‘It’s hard to have compassion’: can interventions change violent men’s behaviour?

<span>Working only with women may help reduce domestic violence risks, but working with men has the potential to get closer to the heart of the problem, Zac Seidler says.</span><span>Illustration: Guardian Design</span>
Working only with women may help reduce domestic violence risks, but working with men has the potential to get closer to the heart of the problem, Zac Seidler says.Illustration: Guardian Design

Australia cannot hope to prevent domestic violence without earlier intervention addressing the underlying mental health risk factors among male perpetrators, clinical psychologist Dr Zac Seidler says.

Seidler, the global director of men’s health research at Movember, is providing evidence from a men’s health lens to the expert panel the government has assembled for a rapid review into best-practice approaches for preventing domestic violence.

The boys and men most at risk of perpetration, Seidler says, are a “massively overlooked part of the equation”, largely because empathy of any kind – including delving into the complexities of the men’s lives – is considered by some to amount to condoning or excusing perpetration.

Seidler says he takes a pragmatic view that understanding the risk factors offers insight into the opportunities for earlier intervention.

“Viewing violence prevention by only working with women is pure risk reduction. If you deal with men and their behaviours and what is happening in their lives, that is a prevention exercise,” Seidler says.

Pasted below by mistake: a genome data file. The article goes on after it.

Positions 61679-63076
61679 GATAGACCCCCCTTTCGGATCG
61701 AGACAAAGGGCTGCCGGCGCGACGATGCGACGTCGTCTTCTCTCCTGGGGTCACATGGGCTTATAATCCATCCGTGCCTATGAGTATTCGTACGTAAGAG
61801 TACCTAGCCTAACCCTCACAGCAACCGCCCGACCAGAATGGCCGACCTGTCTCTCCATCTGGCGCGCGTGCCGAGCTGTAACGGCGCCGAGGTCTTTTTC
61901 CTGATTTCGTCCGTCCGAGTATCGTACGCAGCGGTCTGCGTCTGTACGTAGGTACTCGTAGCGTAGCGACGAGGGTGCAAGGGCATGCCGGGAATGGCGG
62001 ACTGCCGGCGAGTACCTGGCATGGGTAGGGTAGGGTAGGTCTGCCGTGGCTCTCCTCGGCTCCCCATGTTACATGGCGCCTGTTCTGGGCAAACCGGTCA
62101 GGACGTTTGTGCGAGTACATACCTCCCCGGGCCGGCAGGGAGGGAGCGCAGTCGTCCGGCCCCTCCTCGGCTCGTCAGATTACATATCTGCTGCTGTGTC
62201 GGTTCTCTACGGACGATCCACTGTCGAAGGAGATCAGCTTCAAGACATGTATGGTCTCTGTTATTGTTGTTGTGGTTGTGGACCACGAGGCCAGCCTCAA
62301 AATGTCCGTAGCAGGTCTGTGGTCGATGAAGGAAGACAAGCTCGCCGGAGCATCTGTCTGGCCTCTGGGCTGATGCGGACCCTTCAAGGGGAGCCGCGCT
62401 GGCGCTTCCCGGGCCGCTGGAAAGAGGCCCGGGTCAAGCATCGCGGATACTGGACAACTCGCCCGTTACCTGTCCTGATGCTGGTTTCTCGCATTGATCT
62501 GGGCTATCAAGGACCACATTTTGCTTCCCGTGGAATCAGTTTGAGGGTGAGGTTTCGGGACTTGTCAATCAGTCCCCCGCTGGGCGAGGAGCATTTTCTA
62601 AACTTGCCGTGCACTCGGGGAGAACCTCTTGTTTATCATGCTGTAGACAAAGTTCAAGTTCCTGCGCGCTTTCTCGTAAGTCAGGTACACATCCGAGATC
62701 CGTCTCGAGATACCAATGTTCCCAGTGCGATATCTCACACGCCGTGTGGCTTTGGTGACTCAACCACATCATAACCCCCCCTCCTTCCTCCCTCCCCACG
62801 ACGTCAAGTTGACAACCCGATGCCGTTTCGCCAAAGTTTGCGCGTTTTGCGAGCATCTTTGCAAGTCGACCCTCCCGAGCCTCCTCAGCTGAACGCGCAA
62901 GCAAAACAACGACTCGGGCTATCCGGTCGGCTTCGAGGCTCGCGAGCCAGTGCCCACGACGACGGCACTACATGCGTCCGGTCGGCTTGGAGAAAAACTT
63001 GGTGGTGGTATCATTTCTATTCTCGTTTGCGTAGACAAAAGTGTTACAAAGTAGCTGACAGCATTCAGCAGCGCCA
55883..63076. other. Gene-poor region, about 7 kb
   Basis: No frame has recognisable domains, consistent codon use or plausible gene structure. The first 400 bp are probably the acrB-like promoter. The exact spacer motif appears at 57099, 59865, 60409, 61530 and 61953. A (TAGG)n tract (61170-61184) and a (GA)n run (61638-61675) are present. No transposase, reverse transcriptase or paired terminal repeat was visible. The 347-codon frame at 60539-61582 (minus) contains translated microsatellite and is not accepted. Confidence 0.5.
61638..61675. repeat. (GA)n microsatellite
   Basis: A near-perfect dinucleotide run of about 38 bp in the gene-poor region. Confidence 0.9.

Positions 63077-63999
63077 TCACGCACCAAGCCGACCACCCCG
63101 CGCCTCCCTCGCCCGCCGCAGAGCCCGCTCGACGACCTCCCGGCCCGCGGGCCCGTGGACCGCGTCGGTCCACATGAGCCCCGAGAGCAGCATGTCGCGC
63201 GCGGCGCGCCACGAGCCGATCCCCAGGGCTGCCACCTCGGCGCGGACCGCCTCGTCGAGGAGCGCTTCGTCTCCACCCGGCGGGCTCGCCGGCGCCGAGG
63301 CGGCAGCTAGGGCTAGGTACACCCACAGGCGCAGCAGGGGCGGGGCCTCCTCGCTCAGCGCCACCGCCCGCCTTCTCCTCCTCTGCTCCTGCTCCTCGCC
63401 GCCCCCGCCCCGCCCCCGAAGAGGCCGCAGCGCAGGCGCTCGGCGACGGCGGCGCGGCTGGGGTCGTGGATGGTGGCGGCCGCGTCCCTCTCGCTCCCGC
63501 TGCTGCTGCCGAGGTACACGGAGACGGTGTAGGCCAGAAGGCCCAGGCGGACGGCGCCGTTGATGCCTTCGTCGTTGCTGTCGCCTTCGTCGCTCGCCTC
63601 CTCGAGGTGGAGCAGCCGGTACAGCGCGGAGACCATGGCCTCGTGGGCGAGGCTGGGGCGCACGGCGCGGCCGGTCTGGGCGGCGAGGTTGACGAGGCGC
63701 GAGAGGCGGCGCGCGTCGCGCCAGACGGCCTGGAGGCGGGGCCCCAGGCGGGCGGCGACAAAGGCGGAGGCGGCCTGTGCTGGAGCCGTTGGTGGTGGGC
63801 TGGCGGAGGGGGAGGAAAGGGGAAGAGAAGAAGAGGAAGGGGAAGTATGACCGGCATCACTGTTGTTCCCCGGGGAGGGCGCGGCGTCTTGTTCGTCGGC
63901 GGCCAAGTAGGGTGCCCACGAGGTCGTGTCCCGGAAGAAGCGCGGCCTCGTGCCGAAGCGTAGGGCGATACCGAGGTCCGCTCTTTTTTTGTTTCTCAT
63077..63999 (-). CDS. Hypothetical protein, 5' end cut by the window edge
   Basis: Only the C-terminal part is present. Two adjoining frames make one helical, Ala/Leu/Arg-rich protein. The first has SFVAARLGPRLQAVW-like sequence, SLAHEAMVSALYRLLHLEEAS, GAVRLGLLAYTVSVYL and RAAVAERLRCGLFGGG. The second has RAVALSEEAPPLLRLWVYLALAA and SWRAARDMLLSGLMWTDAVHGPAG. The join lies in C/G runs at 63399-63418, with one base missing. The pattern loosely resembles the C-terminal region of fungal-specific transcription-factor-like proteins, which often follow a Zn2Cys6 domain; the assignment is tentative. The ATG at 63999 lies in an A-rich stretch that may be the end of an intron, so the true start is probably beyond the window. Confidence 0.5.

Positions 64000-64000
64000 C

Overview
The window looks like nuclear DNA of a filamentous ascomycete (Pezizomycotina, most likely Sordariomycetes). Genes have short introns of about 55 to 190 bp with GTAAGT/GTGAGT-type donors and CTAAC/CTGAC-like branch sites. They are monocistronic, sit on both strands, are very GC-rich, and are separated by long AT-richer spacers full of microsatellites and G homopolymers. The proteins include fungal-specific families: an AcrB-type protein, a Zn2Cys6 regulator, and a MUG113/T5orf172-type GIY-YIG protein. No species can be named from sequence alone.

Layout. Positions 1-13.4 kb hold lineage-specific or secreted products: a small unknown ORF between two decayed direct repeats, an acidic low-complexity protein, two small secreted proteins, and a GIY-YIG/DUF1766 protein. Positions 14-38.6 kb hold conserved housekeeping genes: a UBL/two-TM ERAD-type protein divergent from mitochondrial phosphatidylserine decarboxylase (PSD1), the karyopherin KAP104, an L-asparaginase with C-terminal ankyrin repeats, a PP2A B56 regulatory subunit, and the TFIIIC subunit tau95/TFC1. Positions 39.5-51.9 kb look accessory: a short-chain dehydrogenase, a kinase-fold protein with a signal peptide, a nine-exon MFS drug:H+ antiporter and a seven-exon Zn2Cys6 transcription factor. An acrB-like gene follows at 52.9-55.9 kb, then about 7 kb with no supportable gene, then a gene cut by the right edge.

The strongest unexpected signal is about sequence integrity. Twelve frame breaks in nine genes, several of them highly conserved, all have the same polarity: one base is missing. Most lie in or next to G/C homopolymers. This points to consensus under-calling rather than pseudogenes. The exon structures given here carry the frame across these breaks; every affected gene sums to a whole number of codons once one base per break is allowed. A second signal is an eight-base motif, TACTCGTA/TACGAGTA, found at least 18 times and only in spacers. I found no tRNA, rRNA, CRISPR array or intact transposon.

“The women’s sector is doing incredible work and has been – with the smell of an oily rag, peanuts of funding – attempting to make change. But all they can do in creating more shelters and more services to respond to the behaviour that men are enacting, it’s a Band-Aid solution to what is a men’s public health crisis.”

Missed opportunities for prevention

Among the factors that make men more likely to commit domestic violence are childhood maltreatment, addiction, mental health problems and suicidal feelings. When those are compounded by perceived failures of masculinity such as financial insecurity and relationship breakdown, “the risk really starts to ramp up”, Seidler says.

A 2022 study from Australia’s National Research Organisation for Women’s Safety, which sampled 199 incidents between 2007 and 2018 where men killed their female partner, found 43% of offenders had mental health problems and 54% had alcohol and other drug problems – which were often underpinned by experiences of trauma. More than half (55%) had experienced traumatic life events, and 32% had suffered abuse and neglect during their childhood and adolescence.